1 Corinthians 9:24 “Don’t you know that the runners in a stadium all race, but only one receives the prize? Run in such a way to win the prize.”
Last week, I shared with you that Beth has introduced me to running a 4-miler a few weeks ago. It was my first race, (I did finish) and I did receive a medal for finishing. It was interesting to draw some thoughts from that race as we were competing. I shared, that in order to finish the race, you had to begin the race.
And that, of the 15,000 people who started, not everyone finished. And some finished a lot sooner than others. When we finished, there were about 2,000 or so behind us — so that, while we didn’t finish first, we also didn’t finish last. (That was my fear … that everyone would be waiting for “ol Thad” to finish.)
I want to make another point about the race. I said, “In order to finish the race, you have to start the race.” This week, I’d like for you to give consideration to this: “When you are racing, you have to run your own race.” Read that again.
I like to play sports. At my age, I am not as good as I used to be. So I have scaled back on being engaged in aggressive sports (football, basketball, etc.) and I play golf.
OK … I try to play golf.
The guys I play golf with are younger than I am. And when they hit their drive, they are anywhere from 50 to 100 yards ahead of me when the ball comes to rest in the fairway. If I try to hammer my driver and really try to smack the ball, most times I fill find the ball way outside the fairway and way inside the woods. So, if I just walk up to the tee, use my regular swing and not try to jump out of my shoes when I hit the ball, I can land it safely in the fairway. I might be behind the others in my drive, but I have one heck of a second shot. And on most par threes, I can get on the green.
What I am saying is this, “I have to play my own game.”
In the race a few weeks ago, I had to run my own race. I had to keep my eyes focused on the finish line that was four miles ahead of me, and not worry about those who were passing me up and for those who might already be finished. I had to focus on running my own race.
How does that apply to our spiritual life? Quite easily. Not everyone is going to spend their eternity in Heaven. I’m sorry to burst your bubble, but that is the truth. There are going to be some really bad people in hell and there are going to be some really good people in hell, too. There are going to be some good people in Heaven and there are going to be some really bad people in Heaven too.
In the game of life, in which we are all running (we are alive and living our lives), we all have to “run our own race.” In other words, none of us are going to get into Heaven because of what our parents did or are doing. My dad was chairman of the Sunday School. My mom sang in the choir. They went to church most every Sunday because, in those days, it was expected. I took three years of Catechism and was a confirmed member of the church.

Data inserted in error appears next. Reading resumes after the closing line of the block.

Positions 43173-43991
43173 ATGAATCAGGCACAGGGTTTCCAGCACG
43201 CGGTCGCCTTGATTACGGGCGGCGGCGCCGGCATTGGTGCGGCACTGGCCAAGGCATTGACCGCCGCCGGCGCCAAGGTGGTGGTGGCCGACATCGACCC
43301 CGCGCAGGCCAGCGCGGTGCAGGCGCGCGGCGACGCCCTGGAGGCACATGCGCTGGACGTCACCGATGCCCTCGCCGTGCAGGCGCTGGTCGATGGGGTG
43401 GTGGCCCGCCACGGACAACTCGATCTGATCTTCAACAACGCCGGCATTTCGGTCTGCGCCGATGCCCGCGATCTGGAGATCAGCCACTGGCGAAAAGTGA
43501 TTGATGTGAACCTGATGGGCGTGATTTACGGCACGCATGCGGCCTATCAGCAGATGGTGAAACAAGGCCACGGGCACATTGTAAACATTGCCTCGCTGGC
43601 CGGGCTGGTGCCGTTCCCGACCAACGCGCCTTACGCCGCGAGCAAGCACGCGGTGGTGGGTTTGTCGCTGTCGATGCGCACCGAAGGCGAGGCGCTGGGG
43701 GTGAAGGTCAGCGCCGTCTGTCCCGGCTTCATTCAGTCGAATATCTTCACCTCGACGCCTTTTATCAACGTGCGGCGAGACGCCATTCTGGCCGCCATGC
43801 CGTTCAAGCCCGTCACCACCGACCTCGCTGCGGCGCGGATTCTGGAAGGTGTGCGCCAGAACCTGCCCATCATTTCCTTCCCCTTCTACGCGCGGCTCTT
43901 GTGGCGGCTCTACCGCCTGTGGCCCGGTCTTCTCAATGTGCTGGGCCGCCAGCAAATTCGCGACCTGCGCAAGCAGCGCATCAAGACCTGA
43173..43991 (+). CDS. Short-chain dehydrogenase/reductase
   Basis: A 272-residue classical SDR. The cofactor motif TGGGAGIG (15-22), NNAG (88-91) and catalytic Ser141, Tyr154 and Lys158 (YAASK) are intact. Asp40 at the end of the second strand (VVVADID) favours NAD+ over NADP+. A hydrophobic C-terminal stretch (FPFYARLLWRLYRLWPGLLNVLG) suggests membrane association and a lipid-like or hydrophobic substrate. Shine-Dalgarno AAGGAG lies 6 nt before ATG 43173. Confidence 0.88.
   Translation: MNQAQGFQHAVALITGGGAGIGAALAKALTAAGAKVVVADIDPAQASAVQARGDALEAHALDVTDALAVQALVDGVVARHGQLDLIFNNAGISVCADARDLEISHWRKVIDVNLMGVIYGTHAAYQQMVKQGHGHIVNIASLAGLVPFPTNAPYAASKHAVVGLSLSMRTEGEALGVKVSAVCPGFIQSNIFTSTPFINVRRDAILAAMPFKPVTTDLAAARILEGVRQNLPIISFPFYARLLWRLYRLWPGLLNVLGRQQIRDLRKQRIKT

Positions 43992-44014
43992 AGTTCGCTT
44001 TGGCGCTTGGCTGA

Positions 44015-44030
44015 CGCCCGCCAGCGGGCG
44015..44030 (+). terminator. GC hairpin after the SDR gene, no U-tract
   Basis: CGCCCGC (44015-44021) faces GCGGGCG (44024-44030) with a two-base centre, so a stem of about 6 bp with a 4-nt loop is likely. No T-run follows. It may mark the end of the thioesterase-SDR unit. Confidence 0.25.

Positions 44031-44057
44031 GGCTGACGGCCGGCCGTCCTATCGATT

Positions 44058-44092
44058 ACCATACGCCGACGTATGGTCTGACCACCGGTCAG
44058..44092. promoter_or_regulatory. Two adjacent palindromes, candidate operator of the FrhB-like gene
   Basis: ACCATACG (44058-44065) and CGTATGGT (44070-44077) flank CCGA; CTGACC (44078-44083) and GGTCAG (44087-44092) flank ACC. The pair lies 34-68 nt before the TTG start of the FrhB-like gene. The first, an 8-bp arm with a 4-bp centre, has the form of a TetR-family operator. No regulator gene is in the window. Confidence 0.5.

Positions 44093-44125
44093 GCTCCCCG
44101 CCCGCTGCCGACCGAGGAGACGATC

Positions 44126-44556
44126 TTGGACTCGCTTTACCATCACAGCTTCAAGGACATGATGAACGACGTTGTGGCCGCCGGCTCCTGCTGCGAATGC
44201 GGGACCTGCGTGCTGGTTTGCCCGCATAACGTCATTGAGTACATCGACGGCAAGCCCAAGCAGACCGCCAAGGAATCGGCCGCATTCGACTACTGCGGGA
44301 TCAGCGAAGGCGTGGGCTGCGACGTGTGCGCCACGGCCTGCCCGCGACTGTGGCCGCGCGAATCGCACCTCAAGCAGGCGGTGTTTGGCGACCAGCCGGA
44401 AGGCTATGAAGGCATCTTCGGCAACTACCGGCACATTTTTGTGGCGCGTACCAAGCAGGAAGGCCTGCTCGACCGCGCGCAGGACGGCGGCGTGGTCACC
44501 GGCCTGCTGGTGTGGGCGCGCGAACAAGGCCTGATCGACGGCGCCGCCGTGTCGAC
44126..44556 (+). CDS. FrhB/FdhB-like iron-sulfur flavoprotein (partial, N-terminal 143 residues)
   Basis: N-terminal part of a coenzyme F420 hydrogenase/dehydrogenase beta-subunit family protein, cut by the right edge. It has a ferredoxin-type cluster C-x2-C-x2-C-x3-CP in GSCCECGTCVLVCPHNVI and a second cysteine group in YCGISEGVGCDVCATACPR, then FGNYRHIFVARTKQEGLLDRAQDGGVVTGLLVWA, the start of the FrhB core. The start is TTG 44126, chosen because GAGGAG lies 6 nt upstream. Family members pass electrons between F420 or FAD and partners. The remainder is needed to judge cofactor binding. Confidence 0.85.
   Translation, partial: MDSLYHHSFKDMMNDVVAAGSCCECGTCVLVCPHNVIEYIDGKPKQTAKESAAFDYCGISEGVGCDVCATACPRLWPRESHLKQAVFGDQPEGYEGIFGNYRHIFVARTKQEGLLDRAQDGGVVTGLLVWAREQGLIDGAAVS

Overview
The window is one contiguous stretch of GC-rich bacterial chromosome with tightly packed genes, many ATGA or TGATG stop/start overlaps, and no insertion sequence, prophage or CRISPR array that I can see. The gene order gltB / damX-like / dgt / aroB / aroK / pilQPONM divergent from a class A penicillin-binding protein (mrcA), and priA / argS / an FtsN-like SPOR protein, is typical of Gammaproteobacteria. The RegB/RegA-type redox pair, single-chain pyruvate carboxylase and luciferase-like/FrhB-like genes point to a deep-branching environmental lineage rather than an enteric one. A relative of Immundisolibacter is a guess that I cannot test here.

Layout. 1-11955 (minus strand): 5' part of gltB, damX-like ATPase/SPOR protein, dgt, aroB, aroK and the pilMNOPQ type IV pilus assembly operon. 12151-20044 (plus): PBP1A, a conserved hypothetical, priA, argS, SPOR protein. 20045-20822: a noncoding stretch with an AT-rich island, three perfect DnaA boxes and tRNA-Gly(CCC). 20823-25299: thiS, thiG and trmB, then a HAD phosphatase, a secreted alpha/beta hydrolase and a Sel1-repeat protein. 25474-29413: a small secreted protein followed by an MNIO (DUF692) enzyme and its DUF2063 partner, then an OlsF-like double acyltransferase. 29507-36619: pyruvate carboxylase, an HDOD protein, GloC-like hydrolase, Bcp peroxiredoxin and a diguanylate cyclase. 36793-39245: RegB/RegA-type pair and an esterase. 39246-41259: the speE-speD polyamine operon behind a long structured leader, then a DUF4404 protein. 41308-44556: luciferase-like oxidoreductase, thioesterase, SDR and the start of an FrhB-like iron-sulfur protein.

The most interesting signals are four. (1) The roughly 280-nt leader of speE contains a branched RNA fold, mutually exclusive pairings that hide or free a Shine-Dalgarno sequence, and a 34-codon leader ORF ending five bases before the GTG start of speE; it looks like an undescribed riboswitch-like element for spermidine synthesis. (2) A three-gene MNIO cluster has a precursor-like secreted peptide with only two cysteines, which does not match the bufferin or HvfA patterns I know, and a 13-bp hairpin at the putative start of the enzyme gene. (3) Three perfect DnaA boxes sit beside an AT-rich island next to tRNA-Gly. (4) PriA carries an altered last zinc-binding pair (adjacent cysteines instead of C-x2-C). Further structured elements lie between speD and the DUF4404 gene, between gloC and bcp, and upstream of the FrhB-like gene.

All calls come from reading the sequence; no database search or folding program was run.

But in 1969 when I was involved in a head-on accident and was taken to the hospital with a concussion, if had died in that accident, I would have spent my eternity in hell. Why? Because no one goes to Heaven on the graces of what someone else has done. We are all going to stand on our own and give an account to God one of these days. And one of the questions He is going to ask us is, “What did you do with My Son, Jesus Christ?”
“Well … I believed in Him.” And God is going to reply, “You believed. Even the demons in hell believe.” Just because you “believe” in your mind that Jesus was a real person, or even God’s Son, or that He died on a cross, does not mean that you will spend your eternity in Heaven. Only by being “born again” (John 3:1-7) which is also referred to as “being saved” (Romans 10:9-13) or accepting Jesus Christ into your life and allowing Him to be your Savior. Your good works, church membership, being a good person, friend and neighbor are all good things, but only by being saved will be spend our eternity in Heaven.
So, run your own race. Read the Bible for yourself and trust Jesus as your Savior and you will finish well.
And that is Something to Think About for this week.
God bless you and we want to let you know the doors to our church are always open to you and to your family. We’d love to have you and your family come and worship with us. If you don’t have a home church, please check us out at 10:45 a.m. Dress casual.
Pastor Thad Gifford is the founding and lead pastor of the Crossroads Community Church, 62 E. Second St., London. He can be reached at 740-852-7800, email him at firstname.lastname@example.org, www.3C-Church.org or visit the church’s Facebook page at Crossroadslondon.